She turned toward me at last, deliberately, her fan against her lips, studying me. And I did as much, taking such advantage as I could of the passing street lamps. Then, all at once, without warning or apology, she smiled, showing very even and white teeth.
She smiled. There came to me from the purple-colored shadows some sort of deep perfume, strange to me. I frown at the description of such things and such emotions, but I swear that as I sat there, a stranger, not four minutes in companionship with this other stranger, I felt swim up around me some sort of amber shadow, edged with purple—the shadow, as I figured it then, being this perfume, curious and alluring!
It was wet, there in the street. Why should I rebel at this stealing charm of color or fragrance—let those name it better who can. At least I sat, smiling to myself in my purple-amber shadow, now in no very special hurry. And now again she smiled, thoughtfully, rather approving my own silence, as I guessed; perhaps because it showed no unmanly perturbation—my lack of imagination passing for aplomb.
At last I could not, in politeness, keep this up further.
“How may I serve the Baroness?” said I.
She started back on the seat as far as she could go.
“How did you know?” she asked. “And who are you?”
I laughed. “I did not know, and did not guess until almost as I began to speak; but if it comes to that, I might say I am simply an humble gentleman of Washington here. I might be privileged to peep in at ambassadors’ balls—through the windows, at least.”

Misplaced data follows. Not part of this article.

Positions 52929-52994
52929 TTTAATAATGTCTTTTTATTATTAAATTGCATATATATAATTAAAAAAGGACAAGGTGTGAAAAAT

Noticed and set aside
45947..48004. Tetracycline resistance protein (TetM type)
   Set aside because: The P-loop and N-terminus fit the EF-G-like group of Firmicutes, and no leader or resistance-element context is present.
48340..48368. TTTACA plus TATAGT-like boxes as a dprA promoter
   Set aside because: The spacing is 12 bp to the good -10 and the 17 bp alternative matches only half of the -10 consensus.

“But you were not there—you did not see me? I never saw you in my life until this very moment—how, then, do you know me? Speak! At once!” Her satins rustled. I knew she was tapping a foot on the carriage floor.
“Madam,” I answered, laughing at her; “by this amber purple shadow, with flecks of scarlet and pink; by this perfume which weaves webs for me here in this carriage, I know you. The light is poor, but it is good enough to show one who can be no one else but the Baroness von Ritz.”
I was in the mood to spice an adventure which had gone thus far. Of course she thought me crazed, and drew back again in the shadow; but when I turned and smiled, she smiled in answer—herself somewhat puzzled.
“The Baroness von Ritz can not be disguised,” I said; “not even if she wore her domino.”
She looked down at the little mask which hung from the silken cord, and flung it from her.
“Oh, then, very well!” she said. “If you know who I am, who are you, and why do you talk in this absurd way with me, a stranger?”
“And why, Madam, do you take me up, a stranger, in this absurd way, at midnight, on the streets of Washington?—I, who am engaged on business for my chief?”
She tapped again with her foot on the carriage floor. “Tell me who you are!” she said.